When I was in my early twenties, I was unjustly thrown in jail. I awoke one morning to find a team of local “SWAT” officials pointing shot guns at my head.
One year later, on the advice of my attorney, I signed a plea agreement which subsequently disappeared, and I was sentenced to spend the next thirty days locked in a jail cell.
I remember sitting next to my mom and dad in the court room that day. Court was just getting started, as the bailiff escorted several toothless, tactless, dirty women clothed in orange to the front of the courtroom. As those women sat in their seats, picking at their faces, scratching their elbows, sniffing and shifting nervously, I looked at my dad and shivered. My dad leaned over, “Isn’t that the most depressing scene you’ve ever witnessed?” I nodded slowly.
Moments later the hammer dropped and I was told to go sit next to the women in orange suits. The bailiff handcuffed me to the lady with stringy black and yellow hair. She continued to smack her toothless gums, taking no notice as the handcuffs clicked shut. I sat on display for over an hour while other cases were heard. I remember watching my mom and dad and the little girl who had been sitting on my other side, next to her parents. All of their faces shown with grief coupled with astonishment.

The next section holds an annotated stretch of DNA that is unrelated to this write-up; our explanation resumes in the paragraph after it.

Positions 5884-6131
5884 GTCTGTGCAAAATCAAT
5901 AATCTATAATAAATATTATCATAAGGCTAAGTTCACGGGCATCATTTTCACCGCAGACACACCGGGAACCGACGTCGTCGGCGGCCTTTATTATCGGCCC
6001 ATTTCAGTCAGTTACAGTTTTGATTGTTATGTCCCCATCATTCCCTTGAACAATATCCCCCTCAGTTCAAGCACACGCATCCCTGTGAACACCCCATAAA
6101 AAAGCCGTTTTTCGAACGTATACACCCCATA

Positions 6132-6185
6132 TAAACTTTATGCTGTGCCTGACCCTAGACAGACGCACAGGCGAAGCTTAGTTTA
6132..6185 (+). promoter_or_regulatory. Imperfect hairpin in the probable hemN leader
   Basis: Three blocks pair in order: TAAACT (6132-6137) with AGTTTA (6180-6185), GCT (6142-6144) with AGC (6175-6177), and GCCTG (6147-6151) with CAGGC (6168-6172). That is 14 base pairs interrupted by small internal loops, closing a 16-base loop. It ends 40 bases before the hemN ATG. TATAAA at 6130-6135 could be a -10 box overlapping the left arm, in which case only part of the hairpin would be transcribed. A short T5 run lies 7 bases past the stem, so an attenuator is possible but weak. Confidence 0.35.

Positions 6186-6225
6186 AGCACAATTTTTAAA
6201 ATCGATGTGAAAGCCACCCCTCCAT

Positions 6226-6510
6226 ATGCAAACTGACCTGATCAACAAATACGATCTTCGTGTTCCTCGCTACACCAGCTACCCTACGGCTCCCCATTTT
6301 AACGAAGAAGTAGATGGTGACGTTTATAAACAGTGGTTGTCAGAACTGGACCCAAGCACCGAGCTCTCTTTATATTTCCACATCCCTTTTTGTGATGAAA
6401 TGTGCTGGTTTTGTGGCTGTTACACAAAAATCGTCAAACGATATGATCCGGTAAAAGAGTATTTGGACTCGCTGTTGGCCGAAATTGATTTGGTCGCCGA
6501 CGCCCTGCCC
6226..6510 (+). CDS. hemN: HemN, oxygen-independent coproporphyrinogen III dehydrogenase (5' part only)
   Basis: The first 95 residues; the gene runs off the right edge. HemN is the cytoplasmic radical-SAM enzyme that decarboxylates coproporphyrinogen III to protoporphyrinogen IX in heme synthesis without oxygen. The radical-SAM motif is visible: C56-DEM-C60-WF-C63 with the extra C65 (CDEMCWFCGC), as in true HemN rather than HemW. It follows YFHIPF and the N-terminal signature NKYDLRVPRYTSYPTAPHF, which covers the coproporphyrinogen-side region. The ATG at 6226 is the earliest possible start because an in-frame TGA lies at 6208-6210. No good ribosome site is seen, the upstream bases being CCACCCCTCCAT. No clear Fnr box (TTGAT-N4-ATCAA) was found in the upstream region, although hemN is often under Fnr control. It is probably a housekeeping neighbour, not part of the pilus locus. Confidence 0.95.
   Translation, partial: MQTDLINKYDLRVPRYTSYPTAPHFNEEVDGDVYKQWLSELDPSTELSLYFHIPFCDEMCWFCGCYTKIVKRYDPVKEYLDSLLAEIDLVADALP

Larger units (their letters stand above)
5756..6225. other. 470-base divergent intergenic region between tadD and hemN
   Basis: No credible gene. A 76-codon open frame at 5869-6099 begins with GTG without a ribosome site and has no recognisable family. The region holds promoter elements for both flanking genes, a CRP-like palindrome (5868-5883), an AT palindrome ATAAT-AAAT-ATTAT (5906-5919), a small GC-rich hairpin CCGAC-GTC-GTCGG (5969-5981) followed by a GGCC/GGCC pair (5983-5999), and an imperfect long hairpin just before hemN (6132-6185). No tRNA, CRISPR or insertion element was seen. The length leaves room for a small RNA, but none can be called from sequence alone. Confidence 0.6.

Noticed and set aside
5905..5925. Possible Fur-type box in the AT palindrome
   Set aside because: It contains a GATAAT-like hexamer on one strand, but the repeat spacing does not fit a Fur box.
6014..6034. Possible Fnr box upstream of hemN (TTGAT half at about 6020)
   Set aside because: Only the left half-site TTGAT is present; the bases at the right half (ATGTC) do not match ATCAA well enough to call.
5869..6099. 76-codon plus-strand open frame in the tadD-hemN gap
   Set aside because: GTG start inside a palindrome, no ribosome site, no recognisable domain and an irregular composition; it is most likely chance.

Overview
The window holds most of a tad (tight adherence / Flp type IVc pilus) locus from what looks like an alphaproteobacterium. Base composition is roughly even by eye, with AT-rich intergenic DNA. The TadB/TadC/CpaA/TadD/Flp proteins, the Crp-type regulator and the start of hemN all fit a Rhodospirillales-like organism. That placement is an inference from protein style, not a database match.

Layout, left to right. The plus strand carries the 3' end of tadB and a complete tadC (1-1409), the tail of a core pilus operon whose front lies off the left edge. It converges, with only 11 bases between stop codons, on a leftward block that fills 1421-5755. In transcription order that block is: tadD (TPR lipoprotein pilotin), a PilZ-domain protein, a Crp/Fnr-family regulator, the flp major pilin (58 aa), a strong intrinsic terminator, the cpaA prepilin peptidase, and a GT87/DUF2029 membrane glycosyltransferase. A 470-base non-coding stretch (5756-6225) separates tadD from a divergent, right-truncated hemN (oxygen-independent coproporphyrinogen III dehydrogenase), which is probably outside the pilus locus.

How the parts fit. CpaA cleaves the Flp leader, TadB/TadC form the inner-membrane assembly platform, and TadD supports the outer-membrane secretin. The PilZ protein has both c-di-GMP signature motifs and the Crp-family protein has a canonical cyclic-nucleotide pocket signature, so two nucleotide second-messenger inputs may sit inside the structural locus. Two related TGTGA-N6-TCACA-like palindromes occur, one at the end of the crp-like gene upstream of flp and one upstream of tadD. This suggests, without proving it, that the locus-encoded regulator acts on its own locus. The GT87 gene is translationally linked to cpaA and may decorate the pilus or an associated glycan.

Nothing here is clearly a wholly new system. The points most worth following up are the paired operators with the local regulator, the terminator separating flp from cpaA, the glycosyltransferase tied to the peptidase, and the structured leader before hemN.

For thirty days I sat in a dark room with no windows; was surrounded by people whose minds had long since been destroyed by meth; would wake up to discover somebody taking a shit only inches from my head; was violently attacked and had to violently defend myself.
I was not, am not, and have never considered myself to be the “type” of person who goes to jail, so the whole experience was tilting to say the least.
While sitting on a stone floor that was stained with urine and mace spray, I scribbled these words onto a piece of paper. This was my first piece of writing outside of a classroom.
I am sitting here in silence, in this pit of bars and chains
There’s no pride left to boast of self, for here self-pity reigns
Perhaps I’ll place the blame on those who placed me in this hole
I know the blame is not for me, but for some other wicked soul
And if this song of pass the blame is what I choose to sing
Then I’ll walk the streets tomorrow, and I’ll not have learned a thing
But if perhaps I choose to think, while in my dark despair
Of all the wrongs I’ve done this week, the blame I’ll start to wear
Then when I am released out of this place of rampant sin
I’ll remember what I’ve learned here, and a knew life I’ll begin